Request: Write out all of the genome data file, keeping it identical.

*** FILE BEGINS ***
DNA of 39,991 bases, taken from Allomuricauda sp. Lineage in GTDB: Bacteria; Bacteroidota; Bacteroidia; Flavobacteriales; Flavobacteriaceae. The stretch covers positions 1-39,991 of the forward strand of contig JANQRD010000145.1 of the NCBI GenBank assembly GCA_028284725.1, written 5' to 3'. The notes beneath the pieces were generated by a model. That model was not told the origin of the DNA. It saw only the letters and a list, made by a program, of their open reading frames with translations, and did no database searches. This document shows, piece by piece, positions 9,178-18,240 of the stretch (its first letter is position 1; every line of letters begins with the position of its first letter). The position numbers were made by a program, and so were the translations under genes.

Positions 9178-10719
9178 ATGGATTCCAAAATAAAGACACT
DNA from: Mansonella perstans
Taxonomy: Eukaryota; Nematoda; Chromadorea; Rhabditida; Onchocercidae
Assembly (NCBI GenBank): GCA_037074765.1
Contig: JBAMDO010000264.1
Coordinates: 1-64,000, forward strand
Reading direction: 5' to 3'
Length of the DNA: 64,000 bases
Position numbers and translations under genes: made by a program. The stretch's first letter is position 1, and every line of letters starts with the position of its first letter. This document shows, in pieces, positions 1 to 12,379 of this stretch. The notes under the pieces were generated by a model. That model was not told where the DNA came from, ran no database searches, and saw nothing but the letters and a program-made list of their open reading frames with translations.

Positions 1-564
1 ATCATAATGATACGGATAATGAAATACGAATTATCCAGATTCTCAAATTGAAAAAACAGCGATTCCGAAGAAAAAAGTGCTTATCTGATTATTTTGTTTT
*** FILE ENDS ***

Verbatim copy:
DNA of 39,991 bases, taken from Allomuricauda sp. Lineage in GTDB: Bacteria; Bacteroidota; Bacteroidia; Flavobacteriales; Flavobacteriaceae. The stretch covers positions 1-39,991 of the forward strand of contig JANQRD010000145.1 of the NCBI GenBank assembly GCA_028284725.1, written 5' to 3'. The notes beneath the pieces were generated by a model. That model was not told the origin of the DNA. It saw only the letters and a list, made by a program, of their open reading frames with translations, and did no database searches. This document shows, piece by piece, positions 9,178-18,240 of the stretch (its first letter is position 1; every line of letters begins with the position of its first letter). The position numbers were made by a program, and so were the translations under genes.

Positions 9178-10719
9178 ATGGATTCCAAAATAAAGACACT
DNA from: Mansonella perstans
Taxonomy: Eukaryota; Nematoda; Chromadorea; Rhabditida; Onchocercidae
Assembly (NCBI GenBank): GCA_037074765.1
Contig: JBAMDO010000264.1
Coordinates: 1-64,000, forward strand
Reading direction: 5' to 3'
Length of the DNA: 64,000 bases
Position numbers and translations under genes: made by a program. The stretch's first letter is position 1, and every line of letters starts with the position of its first letter. This document shows, in pieces, positions 1 to 12,379 of this stretch. The notes under the pieces were generated by a model. That model was not told where the DNA came from, ran no database searches, and saw nothing but the letters and a program-made list of their open reading frames with translations.

Positions 1-564
1 ATCATAATGATACGGATAATGAAATACGAATTATCCAGATTCTCAAATTGAAAAAACAGCGATTCCGAAGAAAAAAGTGCTTATCTGATTATTTTGTTTT